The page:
Sacrifice of self is different in America than in the Philippines. The Golden Rule rules American values, the idea that courtesy is nice, the idea of contributing good behavior to the well-being of the nation. Self service rules Filipino values, and I don't mean pumping your own gas. Taking care of Number 1 is a Philippine passion. Laws are guidelines to be avoided if convenient. And when there are problems no one is ever to blame. Never. Ever. It is a land of problems and no solutions. There are no solutions because no one ever takes any responsibility for the things that need to be corrected.
Now, we all know JoeAm is often a puffed up, arrogant, overbearing opinion monger. Admit it. You've thought that on occasion when I'm dredging up personal experiences or wildly concocting opinions and ramming them down your throat. I confess. My father was an incredibly overbearing, opinionated man, German from the getgo, and maybe it's in the genes. Of course he was also right about 98% of the time. He disliked George Bush from the time the Texan walked into the Oval Office, even though Pop was an ardent Republican. "He's stupid" my father would exclaim with every decision Mr. Bush would make, or every time he would open his mouth.
Well, yes, Dad. He did fund two wars off budget and CUT taxes to raise the revenue to support them, which indeed is something a third grader could figure out would not add up right. And he passed the gigantic debt to his successor along with a global economic collapse.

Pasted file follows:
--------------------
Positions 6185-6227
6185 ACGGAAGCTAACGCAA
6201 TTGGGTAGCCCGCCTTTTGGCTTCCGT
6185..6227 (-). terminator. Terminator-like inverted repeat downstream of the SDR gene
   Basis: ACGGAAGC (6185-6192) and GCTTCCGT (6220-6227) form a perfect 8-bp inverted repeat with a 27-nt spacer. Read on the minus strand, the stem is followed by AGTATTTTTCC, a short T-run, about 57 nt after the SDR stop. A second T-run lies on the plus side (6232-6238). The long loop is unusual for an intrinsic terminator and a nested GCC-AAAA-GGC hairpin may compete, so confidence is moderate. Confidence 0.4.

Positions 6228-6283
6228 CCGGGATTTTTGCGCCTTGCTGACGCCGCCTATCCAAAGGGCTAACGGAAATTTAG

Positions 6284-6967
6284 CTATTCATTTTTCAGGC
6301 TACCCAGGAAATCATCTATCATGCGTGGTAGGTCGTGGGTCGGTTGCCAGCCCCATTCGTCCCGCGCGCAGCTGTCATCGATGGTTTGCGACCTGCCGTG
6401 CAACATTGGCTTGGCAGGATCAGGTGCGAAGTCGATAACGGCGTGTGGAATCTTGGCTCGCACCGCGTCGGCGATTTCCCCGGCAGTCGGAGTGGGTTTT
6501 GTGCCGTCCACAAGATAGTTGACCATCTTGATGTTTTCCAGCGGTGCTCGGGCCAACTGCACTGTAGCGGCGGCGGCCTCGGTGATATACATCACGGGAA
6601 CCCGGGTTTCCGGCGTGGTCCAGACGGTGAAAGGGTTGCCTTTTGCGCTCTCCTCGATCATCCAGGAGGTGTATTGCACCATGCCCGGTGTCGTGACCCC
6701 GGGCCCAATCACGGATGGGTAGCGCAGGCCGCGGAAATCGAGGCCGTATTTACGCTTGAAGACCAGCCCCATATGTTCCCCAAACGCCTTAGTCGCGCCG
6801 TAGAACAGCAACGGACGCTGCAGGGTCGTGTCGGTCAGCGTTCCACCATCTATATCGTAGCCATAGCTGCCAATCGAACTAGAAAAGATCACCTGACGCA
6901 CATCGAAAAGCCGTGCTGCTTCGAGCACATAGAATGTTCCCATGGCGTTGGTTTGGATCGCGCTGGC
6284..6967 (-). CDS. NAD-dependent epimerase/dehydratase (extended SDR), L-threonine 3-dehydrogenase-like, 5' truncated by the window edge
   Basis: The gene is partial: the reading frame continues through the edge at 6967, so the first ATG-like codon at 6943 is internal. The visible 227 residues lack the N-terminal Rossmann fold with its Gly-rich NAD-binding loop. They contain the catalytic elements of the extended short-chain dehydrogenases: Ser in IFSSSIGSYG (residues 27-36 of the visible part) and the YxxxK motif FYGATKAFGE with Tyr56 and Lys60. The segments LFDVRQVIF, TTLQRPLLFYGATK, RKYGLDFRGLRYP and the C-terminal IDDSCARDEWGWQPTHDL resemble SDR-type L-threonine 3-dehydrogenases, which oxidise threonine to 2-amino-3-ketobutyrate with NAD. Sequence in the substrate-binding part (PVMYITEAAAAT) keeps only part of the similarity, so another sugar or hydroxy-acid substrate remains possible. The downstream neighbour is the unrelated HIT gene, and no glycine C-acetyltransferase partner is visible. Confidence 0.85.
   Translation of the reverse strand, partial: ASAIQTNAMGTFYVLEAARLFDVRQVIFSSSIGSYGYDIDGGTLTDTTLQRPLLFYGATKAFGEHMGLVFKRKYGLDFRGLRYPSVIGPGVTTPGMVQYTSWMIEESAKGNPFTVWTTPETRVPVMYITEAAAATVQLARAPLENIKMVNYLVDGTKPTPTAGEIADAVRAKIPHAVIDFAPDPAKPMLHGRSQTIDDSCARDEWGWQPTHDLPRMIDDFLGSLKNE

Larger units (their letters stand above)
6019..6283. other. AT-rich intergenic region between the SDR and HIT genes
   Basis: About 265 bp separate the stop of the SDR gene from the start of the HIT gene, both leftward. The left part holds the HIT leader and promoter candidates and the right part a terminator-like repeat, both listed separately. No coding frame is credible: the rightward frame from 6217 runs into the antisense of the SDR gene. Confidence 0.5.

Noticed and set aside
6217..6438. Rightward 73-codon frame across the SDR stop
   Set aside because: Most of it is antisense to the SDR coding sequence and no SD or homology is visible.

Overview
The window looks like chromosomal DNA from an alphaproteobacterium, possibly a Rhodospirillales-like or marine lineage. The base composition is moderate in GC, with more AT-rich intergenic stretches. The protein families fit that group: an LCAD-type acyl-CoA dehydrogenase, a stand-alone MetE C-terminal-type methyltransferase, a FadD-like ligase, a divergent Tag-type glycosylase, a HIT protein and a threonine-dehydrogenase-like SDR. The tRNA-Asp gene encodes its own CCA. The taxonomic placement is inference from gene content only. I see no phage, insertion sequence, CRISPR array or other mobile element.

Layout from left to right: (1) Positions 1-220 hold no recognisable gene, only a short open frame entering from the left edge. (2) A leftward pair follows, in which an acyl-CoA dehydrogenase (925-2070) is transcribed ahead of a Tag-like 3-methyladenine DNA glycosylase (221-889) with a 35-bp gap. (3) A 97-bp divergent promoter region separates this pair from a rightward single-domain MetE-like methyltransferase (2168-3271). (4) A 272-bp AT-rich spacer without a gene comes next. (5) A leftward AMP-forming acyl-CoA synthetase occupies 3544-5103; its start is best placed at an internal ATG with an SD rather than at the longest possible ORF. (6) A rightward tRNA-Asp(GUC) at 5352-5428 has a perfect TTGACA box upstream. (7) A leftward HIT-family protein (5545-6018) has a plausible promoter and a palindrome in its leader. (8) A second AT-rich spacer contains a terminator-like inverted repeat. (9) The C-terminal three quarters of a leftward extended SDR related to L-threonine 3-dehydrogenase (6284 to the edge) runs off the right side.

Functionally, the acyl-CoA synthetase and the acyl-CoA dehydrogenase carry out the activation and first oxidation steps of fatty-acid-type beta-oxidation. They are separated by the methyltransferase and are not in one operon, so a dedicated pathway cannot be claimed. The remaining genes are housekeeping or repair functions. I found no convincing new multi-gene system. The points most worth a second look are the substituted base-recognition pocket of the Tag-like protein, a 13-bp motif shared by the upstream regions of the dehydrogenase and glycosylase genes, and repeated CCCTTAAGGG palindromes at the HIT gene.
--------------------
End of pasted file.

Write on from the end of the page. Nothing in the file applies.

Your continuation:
But you know what else I do well, and what my father did well? I LISTEN. And I READ. I open my mind to a flow of fresh information. If it is in print, I read it, from Cosmopolitan which I glean for its intellectual substance in an average of 39 seconds, to Playboy which takes three hours and eight minutes to thoroughly review the articles, to the Wall Street Journal which depends a lot on what's in column one, to a huge historical novel or tense lawyering tale by John Grisham, to Google's scan of the daily news which freshens continuously and is unending as to topics covered. Politics, world news, technology, science, entertainment. Philippine news. I suck it all up like an industrial sized vacuum cleaner prying nails from wood.